Here’s something to infuriate you. And damn, we should all feel angry about this. I read this post this week. When I finished, I was literally shaking with anger. Jane and Acacia have already said everything I wanted to say about Pinkwashing, but I wanted to write my own post to help spread the word about this and hopefully get etsy to respond properly. So here is what happened.
Acacia received this email newsletter from etsy, where Nicole Smith, who is part of etsy’s marketing and merchandising team, compiled a round-up of pink-themed wares, supposedly to raise awareness about breast cancer. Only, that wasn’t really the tone of this email. Gathered are many wares and sellers that only seem to have one thing in common: they are pink. Acacia went through these one by one, and pointed out how few of them actually donated money to cancer institutions and research. Even more troubling is at the bottom of the email, Nicole Smith suggests you browse more pink-themed wares that have nothing to do with actually raising awareness or funds for cancer research.
So there you have it, we have a business like etsy using cancer as an opportunity for marketing, promotion and colour-theming decor. This is crass and disgusting and deeply insensitive. This is called Pinkwashing. It’s deplorable for any company to do it, but even more disappointing to see a website and business like etsy do it. Indie websites present themselves as alternatives to the mainstream – as businesses who are keen to offer a shift in the paradigm of how we buy and sell, offering a supposedly more ‘ethical’ approach. But just as I’m noticing that indie blogs and magazines just end up replicating and copying the mainstream magazines in the name of consumerism (with no paradigm shift), we are now witnessing indie businesses pulling the same unethical stunts that we gladly criticise in bigger businesses. You can’t have it both ways. If we’re going to criticise big businesses for doing this kind of stuff, we have a responsibility to highlight when indie businesses do it too.
As Jane pointed out, etsy’s response was marketing-speak. I hope to see a better and more sensitive response from them. And I hope to see them actually respond to Acacia’s previous requests that they stop doing this (she’s told me it’s not the first time she’s raised this issue of Pinkwashing with them). This is why I’m writing this post. I have been personally affected by cancer with someone I know, it’s a brutal disease. It is not an opportunity to sell pink shit and create a consumer industry that does very little to actually raise funds or awareness in the name of this disease.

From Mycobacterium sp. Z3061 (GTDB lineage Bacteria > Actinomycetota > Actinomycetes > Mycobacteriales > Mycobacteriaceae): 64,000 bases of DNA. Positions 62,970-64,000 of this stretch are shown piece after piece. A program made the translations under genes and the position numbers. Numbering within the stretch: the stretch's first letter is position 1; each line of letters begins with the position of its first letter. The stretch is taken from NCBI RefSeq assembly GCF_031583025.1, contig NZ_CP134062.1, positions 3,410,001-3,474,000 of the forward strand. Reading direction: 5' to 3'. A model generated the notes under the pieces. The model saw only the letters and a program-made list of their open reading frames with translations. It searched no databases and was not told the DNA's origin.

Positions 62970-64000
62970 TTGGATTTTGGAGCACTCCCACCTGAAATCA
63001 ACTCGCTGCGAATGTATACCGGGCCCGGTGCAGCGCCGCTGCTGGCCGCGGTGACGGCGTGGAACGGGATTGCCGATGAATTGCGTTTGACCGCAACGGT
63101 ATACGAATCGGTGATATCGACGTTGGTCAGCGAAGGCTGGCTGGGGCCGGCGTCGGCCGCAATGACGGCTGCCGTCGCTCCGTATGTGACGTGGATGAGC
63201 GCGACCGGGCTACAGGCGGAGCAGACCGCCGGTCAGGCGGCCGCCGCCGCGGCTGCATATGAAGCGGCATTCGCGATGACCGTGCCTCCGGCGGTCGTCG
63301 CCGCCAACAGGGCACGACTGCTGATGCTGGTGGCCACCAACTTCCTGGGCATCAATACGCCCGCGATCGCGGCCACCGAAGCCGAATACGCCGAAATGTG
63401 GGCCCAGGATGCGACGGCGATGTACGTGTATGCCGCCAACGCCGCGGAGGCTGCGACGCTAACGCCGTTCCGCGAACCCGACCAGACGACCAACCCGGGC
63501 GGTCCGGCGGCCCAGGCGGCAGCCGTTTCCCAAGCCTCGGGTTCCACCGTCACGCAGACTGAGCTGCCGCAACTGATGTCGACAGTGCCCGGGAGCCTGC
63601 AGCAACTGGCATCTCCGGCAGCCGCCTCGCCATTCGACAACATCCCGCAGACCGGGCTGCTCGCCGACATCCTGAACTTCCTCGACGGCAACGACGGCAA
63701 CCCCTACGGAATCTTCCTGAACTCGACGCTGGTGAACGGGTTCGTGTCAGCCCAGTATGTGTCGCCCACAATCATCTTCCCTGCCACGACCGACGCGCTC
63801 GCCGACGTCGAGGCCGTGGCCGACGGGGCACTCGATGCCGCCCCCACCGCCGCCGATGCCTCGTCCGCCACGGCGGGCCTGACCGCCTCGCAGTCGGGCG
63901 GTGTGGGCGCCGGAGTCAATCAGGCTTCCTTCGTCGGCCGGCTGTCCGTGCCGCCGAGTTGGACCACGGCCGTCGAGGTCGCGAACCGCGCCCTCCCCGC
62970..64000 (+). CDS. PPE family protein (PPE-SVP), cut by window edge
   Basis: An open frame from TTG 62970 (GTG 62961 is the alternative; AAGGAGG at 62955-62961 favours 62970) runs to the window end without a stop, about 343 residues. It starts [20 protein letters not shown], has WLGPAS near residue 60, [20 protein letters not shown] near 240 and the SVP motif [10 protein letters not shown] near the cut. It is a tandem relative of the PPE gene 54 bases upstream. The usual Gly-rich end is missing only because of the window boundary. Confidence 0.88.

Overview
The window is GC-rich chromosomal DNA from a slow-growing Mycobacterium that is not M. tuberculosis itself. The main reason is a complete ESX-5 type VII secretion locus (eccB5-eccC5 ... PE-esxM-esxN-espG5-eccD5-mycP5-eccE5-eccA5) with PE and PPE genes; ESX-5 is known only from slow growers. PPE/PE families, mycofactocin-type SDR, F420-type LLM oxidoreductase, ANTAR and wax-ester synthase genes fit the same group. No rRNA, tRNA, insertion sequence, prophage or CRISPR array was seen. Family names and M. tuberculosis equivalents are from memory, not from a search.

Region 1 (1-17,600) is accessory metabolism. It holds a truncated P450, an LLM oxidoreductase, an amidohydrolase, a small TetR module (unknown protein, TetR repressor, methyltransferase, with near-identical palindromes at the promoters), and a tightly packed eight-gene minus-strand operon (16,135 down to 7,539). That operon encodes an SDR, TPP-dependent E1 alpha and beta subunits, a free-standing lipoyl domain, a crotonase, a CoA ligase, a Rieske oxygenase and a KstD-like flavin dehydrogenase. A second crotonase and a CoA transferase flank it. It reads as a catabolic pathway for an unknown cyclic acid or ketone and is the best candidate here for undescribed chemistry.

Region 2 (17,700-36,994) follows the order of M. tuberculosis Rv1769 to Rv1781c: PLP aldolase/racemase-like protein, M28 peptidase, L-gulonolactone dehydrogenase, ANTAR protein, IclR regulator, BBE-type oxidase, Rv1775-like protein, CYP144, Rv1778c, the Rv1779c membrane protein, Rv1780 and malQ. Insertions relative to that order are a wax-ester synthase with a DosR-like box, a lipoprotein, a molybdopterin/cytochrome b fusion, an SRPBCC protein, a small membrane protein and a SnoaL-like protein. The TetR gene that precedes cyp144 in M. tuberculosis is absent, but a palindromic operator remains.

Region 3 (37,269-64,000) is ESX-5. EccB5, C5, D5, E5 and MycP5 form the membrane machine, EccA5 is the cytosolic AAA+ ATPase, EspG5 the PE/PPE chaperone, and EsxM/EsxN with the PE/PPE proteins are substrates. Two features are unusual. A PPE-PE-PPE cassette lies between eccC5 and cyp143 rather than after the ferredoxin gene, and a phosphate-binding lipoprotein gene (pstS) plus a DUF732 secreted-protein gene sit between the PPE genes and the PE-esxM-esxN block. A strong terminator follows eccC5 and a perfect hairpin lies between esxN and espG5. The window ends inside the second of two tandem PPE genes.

I want to finish by copying and pasting a portion of my comment on Acacia’s original post, as well as providing a few books, articles and DVDs suggested to me to learn more about Pinkwashing:
1) This is blatant opportunistic and exploitative marketing on etsy’s part. Cancer is here used as a marketing ‘tool’ to sell ‘pink decor’ that has nothing to do with actually raising cancer awareness or contributing money to cancer institutions and research – it’s just an avenue to sell more stuff. I find it disgusting that etsy would use the issue of cancer awareness to try and push ‘pink-themed’ wares, as if a devastating disease is a design decor or a ‘style’. Have we lost all sense of empathy and sensitivity in this online haze of superficial ‘style inspiration’ and colour-theming? Some things should be sacred, and should not be allowed to be turned into yet another avenue to admire pretty things and sell more shit to people.
2) If a company or a business is going to promote anything in relation to cancer awareness, they have a moral and ethical responsibility to only showcase products and sellers who clearly donate to cancer institutions or research – and who state clearly how much will be donated and to where this money will specifically go. Otherwise, it’s exploitation of people’s suffering and a disease in the name of consumerism.
* DVD: Pink Ribbons, Inc.
* Article: ‘Cancer Butch’ by S. Lochlann Jain
* Book: Smile or Die by Barbara Ehrenreich
* Article: ‘Welcome to cancerland: A mammogram leads to a cult of pink kitsch’ by Barbara Ehrenreich
Thank you to Acacia, Sara, Rebekah and Helen for suggesting all of the above.